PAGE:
For the last little while, I haven't felt much like writing. It should come as no surprise that I can graph my level of creative productivity with my level of despair in a fairly straightforward way. So I guess I should feel glad that I've somehow, miraculously, absurdly, found myself with a contented form of writer's block. For the first time in a long time, looking back with anger (or nostalgia, or schoolgirlish regret) doesn't have the same appeal to me. And it's kind of wonderful.

Something I think a lot of us come to realize is that being happy is cumulative in nature. It doesn't happen all at once. You have to put your time in. There will be a lot of false starts. And once you've happened upon it you almost won't believe it. A lot of people describe their changing times as lightbulb moments, psychological seismic shifts. For me it was more gradual. I spent a few months in a state of reassuring flux. It was like one of those overcast afternoons, when you'd turn the lights on one at a time as the sky darkened, until suddenly, around dusk, you'd realize that the house had gotten brighter inside even as the sun had set.

Oh, you'd think to yourself, isn't that nice.

Real happiness, when it arrives, is absolutely fucking terrifying. It's even scarier when it arrives late, or perhaps just later than you'd expected it. When you've spent more than a few long years under the weirdly enjoyable spectre of mild existential ennui, when you've gone to strange and not entirely unpleasant places in search of anything that might mean something, when you've maybe even half-talked yourself out of the notion of it, finding yourself suddenly not just content but elated can be paralyzing. Oh god, what did I DO to make this happen, you wonder silently, your pulse as rapid as a baby bird's, and how on earth do I hold onto it. I don't know if I'm alone in the tendency to imagine all the ways in which the universe could potentially just rip it all from my arms. I might be. It's amazing and awful, isn't it, to realize you've finally really let your heart bust open after years of just wearing it quietly on your sleeve. It's a complete goddamned beautiful mess.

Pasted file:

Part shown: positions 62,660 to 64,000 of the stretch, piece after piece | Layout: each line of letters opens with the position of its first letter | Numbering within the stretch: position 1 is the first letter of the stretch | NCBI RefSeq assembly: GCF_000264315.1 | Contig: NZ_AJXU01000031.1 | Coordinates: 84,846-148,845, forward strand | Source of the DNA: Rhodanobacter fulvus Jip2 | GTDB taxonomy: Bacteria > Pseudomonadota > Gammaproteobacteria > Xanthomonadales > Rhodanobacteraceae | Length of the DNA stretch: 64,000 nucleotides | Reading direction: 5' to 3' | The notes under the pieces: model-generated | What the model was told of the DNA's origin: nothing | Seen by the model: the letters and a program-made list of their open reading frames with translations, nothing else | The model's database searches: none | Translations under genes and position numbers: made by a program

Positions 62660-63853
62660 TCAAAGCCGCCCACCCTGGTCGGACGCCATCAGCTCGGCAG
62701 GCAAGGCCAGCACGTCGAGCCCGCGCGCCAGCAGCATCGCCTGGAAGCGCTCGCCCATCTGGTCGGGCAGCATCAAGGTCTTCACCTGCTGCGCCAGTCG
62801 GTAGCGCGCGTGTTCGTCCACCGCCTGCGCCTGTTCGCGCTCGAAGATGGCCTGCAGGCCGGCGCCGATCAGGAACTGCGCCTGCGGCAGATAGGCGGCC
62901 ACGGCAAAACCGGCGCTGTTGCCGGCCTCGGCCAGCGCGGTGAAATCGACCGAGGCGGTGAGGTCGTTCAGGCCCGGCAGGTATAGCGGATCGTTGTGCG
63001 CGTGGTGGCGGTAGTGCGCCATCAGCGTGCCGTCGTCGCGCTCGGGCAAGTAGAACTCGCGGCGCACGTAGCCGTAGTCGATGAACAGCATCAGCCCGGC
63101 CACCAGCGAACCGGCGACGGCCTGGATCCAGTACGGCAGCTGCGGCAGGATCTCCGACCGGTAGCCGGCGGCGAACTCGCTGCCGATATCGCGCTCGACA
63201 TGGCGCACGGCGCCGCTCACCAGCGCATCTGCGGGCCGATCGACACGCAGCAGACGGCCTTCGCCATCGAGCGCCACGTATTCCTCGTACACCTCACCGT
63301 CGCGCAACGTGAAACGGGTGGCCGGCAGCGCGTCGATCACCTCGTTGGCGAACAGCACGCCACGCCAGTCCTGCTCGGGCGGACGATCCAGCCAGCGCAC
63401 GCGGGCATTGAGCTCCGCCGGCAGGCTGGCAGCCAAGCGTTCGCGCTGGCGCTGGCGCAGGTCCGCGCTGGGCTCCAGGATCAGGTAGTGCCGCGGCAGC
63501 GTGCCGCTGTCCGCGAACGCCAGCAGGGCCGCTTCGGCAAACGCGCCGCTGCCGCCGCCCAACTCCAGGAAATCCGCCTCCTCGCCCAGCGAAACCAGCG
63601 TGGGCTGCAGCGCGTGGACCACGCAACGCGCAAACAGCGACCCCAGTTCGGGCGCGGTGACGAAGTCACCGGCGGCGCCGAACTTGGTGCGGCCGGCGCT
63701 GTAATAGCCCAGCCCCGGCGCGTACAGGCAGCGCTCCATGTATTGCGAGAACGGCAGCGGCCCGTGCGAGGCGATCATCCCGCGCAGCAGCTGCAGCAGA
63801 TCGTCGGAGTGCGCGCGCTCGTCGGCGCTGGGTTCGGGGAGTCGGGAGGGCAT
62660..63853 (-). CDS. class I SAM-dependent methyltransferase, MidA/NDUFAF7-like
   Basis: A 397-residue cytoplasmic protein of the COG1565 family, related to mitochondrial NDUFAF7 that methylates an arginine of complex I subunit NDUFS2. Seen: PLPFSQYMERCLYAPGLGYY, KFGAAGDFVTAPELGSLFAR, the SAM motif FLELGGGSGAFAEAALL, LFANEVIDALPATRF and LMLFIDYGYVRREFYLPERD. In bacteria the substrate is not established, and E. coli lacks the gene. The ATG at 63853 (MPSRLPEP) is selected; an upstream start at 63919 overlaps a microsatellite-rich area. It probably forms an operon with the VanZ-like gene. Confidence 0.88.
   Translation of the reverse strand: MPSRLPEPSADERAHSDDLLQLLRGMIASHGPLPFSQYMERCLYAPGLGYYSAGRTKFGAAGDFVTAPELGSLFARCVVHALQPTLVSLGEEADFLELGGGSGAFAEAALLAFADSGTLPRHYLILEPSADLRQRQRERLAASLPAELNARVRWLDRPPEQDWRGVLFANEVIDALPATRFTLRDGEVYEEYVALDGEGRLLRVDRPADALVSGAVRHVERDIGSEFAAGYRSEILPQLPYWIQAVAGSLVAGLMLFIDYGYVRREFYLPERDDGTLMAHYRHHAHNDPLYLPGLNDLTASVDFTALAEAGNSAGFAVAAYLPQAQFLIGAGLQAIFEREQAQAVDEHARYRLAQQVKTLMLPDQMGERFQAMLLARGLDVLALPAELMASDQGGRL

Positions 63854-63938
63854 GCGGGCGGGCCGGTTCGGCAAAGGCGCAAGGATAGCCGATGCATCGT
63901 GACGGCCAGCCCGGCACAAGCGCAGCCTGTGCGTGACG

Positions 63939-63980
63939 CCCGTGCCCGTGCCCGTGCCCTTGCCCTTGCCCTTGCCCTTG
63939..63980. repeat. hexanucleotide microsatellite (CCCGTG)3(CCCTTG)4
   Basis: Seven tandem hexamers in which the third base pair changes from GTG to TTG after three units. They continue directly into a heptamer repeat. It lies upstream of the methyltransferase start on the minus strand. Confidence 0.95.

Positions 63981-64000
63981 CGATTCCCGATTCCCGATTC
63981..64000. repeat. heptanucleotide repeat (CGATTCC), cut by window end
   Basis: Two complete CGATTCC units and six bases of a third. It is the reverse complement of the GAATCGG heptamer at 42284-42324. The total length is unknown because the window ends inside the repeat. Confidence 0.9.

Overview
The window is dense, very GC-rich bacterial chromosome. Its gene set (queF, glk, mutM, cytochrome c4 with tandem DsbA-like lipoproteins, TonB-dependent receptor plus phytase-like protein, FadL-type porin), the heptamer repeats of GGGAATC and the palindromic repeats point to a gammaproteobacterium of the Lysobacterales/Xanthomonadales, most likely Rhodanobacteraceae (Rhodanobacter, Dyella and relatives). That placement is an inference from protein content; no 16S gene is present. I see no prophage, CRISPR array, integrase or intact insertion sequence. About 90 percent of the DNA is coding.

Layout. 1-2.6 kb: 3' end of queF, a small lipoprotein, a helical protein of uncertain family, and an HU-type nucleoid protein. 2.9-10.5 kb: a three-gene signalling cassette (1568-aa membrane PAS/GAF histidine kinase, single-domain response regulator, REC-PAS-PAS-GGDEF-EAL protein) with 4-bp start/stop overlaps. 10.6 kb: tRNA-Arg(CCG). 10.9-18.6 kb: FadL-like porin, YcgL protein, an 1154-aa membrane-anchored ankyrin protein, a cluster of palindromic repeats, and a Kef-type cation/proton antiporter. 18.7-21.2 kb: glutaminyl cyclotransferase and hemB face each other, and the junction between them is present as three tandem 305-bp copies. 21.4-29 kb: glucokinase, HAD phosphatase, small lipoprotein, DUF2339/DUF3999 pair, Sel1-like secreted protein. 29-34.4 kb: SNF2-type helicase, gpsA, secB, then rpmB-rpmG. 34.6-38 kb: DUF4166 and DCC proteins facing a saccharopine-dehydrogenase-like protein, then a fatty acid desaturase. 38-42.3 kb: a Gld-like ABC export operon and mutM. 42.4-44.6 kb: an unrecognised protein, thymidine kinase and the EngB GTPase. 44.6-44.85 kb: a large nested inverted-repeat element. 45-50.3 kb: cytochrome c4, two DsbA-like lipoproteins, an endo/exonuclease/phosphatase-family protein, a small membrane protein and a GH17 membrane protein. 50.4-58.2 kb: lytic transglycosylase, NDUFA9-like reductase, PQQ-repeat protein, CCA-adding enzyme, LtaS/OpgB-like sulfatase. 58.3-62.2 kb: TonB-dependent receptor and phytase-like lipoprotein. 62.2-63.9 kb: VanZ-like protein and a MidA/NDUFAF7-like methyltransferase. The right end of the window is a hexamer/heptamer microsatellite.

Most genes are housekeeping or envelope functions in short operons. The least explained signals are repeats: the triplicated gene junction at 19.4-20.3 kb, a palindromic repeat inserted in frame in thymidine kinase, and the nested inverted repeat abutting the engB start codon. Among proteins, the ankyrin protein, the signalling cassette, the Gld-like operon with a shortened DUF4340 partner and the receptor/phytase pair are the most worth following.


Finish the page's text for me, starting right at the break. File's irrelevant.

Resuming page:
I don't know that I have a really tidy remedy for all that, other than to try to snap the hell out of the panic. It won't always be this way, dizzy and new and strangely familiar. Sink into that. Save the worry for when you need it. Replace sadness with compassion. Lean on their shoulder. Sleep a little late. Don't set an alarm you don't really need.

A couple of Fridays ago it was Good Friday, and after ramen for lunch and running into my little brother on Queen Street, we went to see the piece of the Douglas Coupland exhibition at the Museum of Contemporary Canadian Art. It was delightful and comforting somehow, and as we wandered between digitally altered Group of Seven paintings and Lego towers and pulled each other by the arm toward the pieces we wanted to tell one another about, I was thinking of a line from Generation X that has rattled around in my brain since I read it in eighth grade. "Nothing very very good and nothing very very bad lasts for very very long." We held hands and went home for a nap. I woke up hours after he did and wandered out to the living room, knowing exactly what I'd find there.

I couldn't help remembering how I spent Good Friday last year: meandering along the Sunshine Coast in a hilariously sporty rental car, alternately enjoying the shit out of every moment with my best west coast friend Tara and long-distance text-fighting with a guy the way you do when you want something completely different than he wants. My life was exceedingly complicated in a way that was entirely my own weird doing. I can't believe I drew a line between that day and this one, I thought to myself.

Isn't that nice.

Wednesday, December 3, 2014

The Best Records of 2014: A Narrative Analysis

Unlike last year, when I basically had the collected works of the National on repeat, I actually listened to some current music in 2014! Imagine that. Here are a few newish albums I really liked, in no particular order.

Bahamas--Bahamas Is Afie